He has brought us into a living hope. Because he rose I can have new birth and because he lives I have life and that gives me a present tense living hope. He lives and he lives in me and I live in him and the reality of our lives that are united by the Spirit of God tells me that greater is he that is in me than he that is in the world, tells me he will never leave me nor forsake me, tells me I can talk to him anytime, anywhere about everything, I have a relationship with the living God. I have a living hope because Jesus lives.
And it is a hope that will be completed in the future: for Jesus is coming!
verse 5 says that we are shielded by God’s power until the coming of the salvation that is ready to be revealed in the last time. Jesus is coming. And when Jesus comes we will enter into an inheritance – that is kept in heaven for us.
The movie Brewster’s Millions tells the story of a Monty Brewster. He is a Minor League Baseball pitcher with the Hackensack Bulls. He and his best friend Spike Nolan, the Bulls’ catcher, are arrested after a post-game bar fight and cannot afford bail. A stranger offers bail, if they will come to New York City with him. At the Manhattan law office of Granville & Baxter, Brewster is told that his recently deceased great-uncle Rupert Horn, whom he has never met, has left him his entire fortune but with several conditions.
Brewster is challenged to either take $1 million upfront, or spend $30 million within 30 days to inherit $300 million. If he chooses the former, the law firm becomes the executor of the estate and divides the money among charities (after taking a fee). In the latter case, after 30 days, he may not own any assets that are not already his, and he must get value for the services of anyone he hires. He may donate only 5% to charity and lose 5% by gambling, and he may not waste the money by purchasing and destroying valuable items. Finally, he is not allowed to tell anyone, even Spike. If he fails to spend the entire $30 million, he forfeits whatever balance that is left and inherits nothing. Brewster decides to take the $30 million challenge and the movie tells that story.
Now that’s quite an inheritance to be offered, beyond our wildest imagination, to receive especially from a great uncle you’ve never met.
And sometimes we can view the inheritance that is kept in heaven for us a little bit like that. God is our great benefactor that will give us a vast sum of money, and a vast mansion that caters for our every whim when we get to heaven. It will be paradise but only if we’ve been good people here on earth – only if we’ve stored up treasure in heaven.
But it’s not an inheritance like that – it is an inheritance that is already in heaven, kept for us and it’s an inheritance that will not perish. It cannot be destroyed. It is an inheritance that will not spoil. It cannot be defiled. It is an inheritance that cannot fade. It cannot dry up or wither. Peter uses this language to describe something so much better than even the best of this world has to offer. There is only one thing I know that will not perish, spoil or fade. Jesus said ‘heaven and earth will pass away but my words will never pass away.’ John says that the Word was with God and the Word was God. He was speaking of Jesus. Jesus will never pass away – he will not perish spoil or fade. Our inheritance is Jesus, is God himself, to be with him forever.
Because our inheritance is in heaven, nothing on earth can alter it or destroy it. Jesus is ascended. He is kept in heaven until he come!
Our inheritance is not simply a land, a city or even a new earth. It is all that God will give us – His Salvation and our salvation is in Jesus. God has prepared His salvation for us. In verse 5, Peter says that it is ready to be revealed. Jesus is ready to come at any moment. Father just needs to say the word. Christ is coming for us so that where He is so shall we be forever.
Not only is our inheritance kept for us; we are kept for our inheritance. We are shielded, verse 4, by God’s power until that great day when the completion of our salvation will be revealed. We have eternal life now. His Holy Spirit in us guarantee, a seal. We are kept, through faith. Faith is the confidence of what we hope for, the assurance about what we do not see. In other words we know of the reality of Christ alive in us now so we have confidence ,in our inheritance and the truth that one day we will be with the Lord forever.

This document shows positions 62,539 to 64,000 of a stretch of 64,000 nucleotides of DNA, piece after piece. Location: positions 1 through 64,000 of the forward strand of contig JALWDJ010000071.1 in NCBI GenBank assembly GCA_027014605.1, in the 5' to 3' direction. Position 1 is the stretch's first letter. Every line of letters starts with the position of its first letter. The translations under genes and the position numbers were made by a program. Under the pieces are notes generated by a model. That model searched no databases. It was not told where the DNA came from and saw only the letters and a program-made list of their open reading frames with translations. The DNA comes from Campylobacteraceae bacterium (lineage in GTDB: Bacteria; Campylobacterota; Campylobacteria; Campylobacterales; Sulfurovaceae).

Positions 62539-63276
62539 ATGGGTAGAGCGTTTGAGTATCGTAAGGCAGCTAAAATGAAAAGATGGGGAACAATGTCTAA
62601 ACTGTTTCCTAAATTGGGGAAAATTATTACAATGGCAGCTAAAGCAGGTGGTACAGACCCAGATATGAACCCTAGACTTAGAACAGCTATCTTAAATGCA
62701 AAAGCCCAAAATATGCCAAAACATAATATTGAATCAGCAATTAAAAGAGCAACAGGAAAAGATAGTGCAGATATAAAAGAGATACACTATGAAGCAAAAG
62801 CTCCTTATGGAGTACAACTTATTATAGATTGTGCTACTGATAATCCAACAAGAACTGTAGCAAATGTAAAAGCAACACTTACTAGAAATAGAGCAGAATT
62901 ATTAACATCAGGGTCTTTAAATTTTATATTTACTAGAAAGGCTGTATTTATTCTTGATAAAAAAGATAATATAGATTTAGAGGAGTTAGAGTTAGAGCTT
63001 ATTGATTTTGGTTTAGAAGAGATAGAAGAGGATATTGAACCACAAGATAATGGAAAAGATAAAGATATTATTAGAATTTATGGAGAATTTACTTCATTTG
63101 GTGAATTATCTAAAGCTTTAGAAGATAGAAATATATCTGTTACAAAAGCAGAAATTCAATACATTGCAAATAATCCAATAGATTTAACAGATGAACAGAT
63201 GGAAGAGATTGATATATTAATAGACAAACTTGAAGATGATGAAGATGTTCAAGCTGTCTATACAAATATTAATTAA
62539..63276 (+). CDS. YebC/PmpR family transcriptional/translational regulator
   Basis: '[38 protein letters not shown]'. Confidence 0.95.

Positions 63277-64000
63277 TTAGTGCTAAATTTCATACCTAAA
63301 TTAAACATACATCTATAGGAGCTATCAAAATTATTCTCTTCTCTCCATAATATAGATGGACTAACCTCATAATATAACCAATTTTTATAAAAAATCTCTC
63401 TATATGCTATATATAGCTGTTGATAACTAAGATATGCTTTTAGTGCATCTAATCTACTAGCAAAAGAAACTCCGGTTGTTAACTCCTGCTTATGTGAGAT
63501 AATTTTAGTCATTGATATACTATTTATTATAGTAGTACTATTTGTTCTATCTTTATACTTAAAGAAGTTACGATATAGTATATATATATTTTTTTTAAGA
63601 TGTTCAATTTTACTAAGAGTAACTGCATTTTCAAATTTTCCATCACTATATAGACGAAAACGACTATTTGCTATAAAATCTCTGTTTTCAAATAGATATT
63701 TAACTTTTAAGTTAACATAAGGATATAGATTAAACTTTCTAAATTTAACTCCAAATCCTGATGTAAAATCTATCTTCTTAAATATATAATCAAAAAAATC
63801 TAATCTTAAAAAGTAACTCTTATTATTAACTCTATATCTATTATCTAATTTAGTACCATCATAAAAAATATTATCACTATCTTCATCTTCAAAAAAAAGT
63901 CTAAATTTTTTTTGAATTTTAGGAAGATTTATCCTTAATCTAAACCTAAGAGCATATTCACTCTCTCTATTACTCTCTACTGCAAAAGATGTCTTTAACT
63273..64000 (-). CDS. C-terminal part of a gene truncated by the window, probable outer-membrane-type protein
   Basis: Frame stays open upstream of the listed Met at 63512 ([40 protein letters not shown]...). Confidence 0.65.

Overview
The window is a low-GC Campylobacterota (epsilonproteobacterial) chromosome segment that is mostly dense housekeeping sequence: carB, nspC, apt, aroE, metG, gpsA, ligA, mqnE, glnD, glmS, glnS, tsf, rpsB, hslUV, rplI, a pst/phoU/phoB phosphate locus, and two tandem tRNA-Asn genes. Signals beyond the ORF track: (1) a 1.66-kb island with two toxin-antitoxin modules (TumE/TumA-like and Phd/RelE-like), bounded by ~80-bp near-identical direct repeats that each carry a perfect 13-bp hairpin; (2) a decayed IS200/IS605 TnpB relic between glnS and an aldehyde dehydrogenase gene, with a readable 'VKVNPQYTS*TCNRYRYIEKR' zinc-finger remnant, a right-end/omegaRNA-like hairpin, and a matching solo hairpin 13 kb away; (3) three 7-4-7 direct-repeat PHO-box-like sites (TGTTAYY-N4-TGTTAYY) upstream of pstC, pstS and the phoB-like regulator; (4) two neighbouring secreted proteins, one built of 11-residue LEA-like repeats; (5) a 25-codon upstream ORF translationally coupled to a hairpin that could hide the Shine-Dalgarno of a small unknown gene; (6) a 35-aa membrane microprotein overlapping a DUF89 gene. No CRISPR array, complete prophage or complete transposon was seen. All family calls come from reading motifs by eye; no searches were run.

Have you been so excited about something that you want to shout it from the rooftops, you want to get above all the noise and tell everyone about it because it is such good news.
Peter leads the way for us this morning. The man who denied Jesus, the man whose hope was gone, is the man in whom hope was reborn and who who has accepted the living Lord and received the salvation of God. Is the man who leads us is praise to God this morning for his great salvation in Jesus.
We could not even begin to accomplish it, and we do not in any sense deserve it. But it is something that has been given to us when we accepted Jesus as our saviour. It is a sure salvation – it is a sure hope that holds the future in the present because it is anchored in the past.
Our hope is anchored in the past: Jesus rose!
Our hope remains in the present: Jesus lives!
Our hope is completed in the future: Jesus is coming!
As those who know Jesus as Lord and Saviour, we are trophies of God’s grace, and we have the privilege of praising the Father of the Lord Jesus Christ as our Father. The excitement and praise Peter gives in verses 3-5 is not a formula, it is the goal of God’s work in bringing us to salvation that we may praise and glorify His name.
I wonder, where is your hope?
There is a saying ‘we live in hope’ – to hope that something you want to happen will happen one day. Is that the hope you have this morning?
Benjamin Franklin said, “In this world nothing can be said to be certain, except death and taxes.” That’s a pretty gloomy outlook on life. Anything good that happens is just a bonus.
But Peter found something sure that thrilled him; that excited him; that he wanted to shout from the rooftops – to let the whole world know. God’s salvation. Jesus Christ who has risen from the dead! He has given us new birth and because He lives; I live; and He is the inheritance that is kept in heaven for us, and through faith we can live in that sure future today until He comes.
We can should aloud His praise, we can praise the God and Father of our Lord Jesus Christ.
Let’s not be ashamed of what Christ has done, what He is doing, what He will do, for Christ is our hope, the hope of Gods salvation that is anchored in the past, remaining in the present and completed in the future. let’s shout it from the rooftops, let’s invite our friends to church, invite our families to church, let others know how great the salvation of God is. Let others come and meet Jesus so they too can know this good news, nay… this great news of Gods salvation.